A: We’re in a beta with the next version of DB2 UDB, which has been code-named Stinger. One of the key technologies there is around the area of high availability, and one of the aspects of that is high-speed data replication. That’s part of the technology we acquired with Informix and what we’re able to do now is very, very quickly replicate, synchronously and asynchronously, data to a remote site or a standby site. That’s one of the technology areas we were able to pick up. The other area is in the spatial and geodetic extender area. Informix had geodetic and spatial data blades, and in Stinger we’re taking advantage of that technology on the DB2 base for geodetic and spatial support.

Q: Did you get as much as you expected out of it?

A: Absolutely. This was about the customers more so than the technology, although because of the tremendous skills that we picked up, the people who came over as part of Informix have been able to help us accelerate some of the technology work. We have more people working on the Informix database today than Informix did prior to the acquisition. We have shipped new releases of the Informix products. There’s been tremendous benefit to us and, I hope, to the Informix customers and partners as a result of the acquisition.

Q: What do you think will happen to the database business? Are Oracle and Sybase dead?

A: Well, it’s not dead, but it’s clearly living on its installed base. To some degree Oracle is living on its installed base as well. If you look at Oracle, about 58% of its revenue now comes from maintenance or the annuity stream on the installed base. Their new license revenue went into a decline from the end of 1999 up until the beginning of this year, and it is now back up to where it was in 1999. And DB2 new license revenue has been growing. We’ve been picking up share. In fact, we picked up about 18 points of share between 1997 and the end of 2002 on the distributed platforms.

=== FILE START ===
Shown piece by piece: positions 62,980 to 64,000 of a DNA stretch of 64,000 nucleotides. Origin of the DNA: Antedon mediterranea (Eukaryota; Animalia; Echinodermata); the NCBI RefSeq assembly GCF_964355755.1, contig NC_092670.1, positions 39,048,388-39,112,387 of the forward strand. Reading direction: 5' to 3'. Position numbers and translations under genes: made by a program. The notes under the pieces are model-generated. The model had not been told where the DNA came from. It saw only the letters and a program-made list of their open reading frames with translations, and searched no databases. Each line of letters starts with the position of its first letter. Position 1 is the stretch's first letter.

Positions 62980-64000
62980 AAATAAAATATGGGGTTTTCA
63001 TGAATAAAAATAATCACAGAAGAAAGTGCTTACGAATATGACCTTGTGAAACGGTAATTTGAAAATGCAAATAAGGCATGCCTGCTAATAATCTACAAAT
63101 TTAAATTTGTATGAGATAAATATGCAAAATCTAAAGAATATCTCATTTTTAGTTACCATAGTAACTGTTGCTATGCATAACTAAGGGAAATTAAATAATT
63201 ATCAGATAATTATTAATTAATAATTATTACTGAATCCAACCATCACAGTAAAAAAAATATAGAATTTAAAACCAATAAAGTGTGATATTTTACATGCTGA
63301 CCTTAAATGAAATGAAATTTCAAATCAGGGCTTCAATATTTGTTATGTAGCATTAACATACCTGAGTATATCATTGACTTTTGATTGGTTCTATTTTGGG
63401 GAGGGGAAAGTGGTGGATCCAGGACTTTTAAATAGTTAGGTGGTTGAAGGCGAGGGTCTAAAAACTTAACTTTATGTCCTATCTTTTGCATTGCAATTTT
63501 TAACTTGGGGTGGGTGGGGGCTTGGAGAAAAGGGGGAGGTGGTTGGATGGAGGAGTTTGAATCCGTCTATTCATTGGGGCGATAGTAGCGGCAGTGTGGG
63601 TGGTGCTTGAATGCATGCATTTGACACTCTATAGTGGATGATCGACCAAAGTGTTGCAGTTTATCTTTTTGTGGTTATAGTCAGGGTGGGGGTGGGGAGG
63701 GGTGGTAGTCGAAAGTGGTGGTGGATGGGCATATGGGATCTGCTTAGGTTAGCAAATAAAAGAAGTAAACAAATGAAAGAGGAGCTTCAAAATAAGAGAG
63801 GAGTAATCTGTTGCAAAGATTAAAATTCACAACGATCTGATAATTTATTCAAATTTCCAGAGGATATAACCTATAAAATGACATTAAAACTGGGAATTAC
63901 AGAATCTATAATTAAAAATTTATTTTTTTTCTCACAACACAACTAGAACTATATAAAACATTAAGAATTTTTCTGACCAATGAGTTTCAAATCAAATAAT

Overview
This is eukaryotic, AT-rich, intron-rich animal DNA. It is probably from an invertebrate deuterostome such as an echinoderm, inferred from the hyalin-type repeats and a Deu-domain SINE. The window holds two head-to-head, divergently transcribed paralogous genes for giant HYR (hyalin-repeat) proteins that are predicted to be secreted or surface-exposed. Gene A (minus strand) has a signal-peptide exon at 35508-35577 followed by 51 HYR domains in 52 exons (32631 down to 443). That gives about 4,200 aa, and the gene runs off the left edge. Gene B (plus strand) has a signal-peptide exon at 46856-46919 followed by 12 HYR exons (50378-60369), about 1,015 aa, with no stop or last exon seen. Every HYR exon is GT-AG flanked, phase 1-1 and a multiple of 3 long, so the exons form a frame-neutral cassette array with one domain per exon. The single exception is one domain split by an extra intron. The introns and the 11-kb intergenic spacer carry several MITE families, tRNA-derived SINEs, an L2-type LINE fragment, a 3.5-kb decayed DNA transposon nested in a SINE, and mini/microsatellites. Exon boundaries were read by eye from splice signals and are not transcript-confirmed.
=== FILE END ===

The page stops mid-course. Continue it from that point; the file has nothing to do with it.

Q: Is that mostly IBM platforms?

A: Mostly, but not exclusively. So if you look at it, probably 80% is on IBM platforms, 20% is on other platforms. And of course Informix was skewed the other way. As we mix this together, we now have a pretty good mix of IBM and non-IBM platforms.

But when you ask about the relational database business, I think it is not growing at the strong double-digit numbers it was growing at in the client/server heyday. And if you look at what analysts are projecting for relational database, they have it pegged at single-digit growth.

If you look at what’s driving it, the transaction processing types of applications are growing kind of low, single digits, and the data warehousing/business intelligence types of applications -- which all require databases -- are growing at the kind of higher, single digits. That type of application is where we see the growth, and that’s an area where IBM has an advantage from a technology point of view because analytical applications require a robust query optimizer. This is an area where IBM has more than 70 patents just in query optimizing technology. Of course, Oracle made its mark in client/server Unix databases. That market was their claim to fame with the ERP vendors and with their own applications. And as you look at kind of coming up into analytical applications, they become a bit challenged from a technology point of view.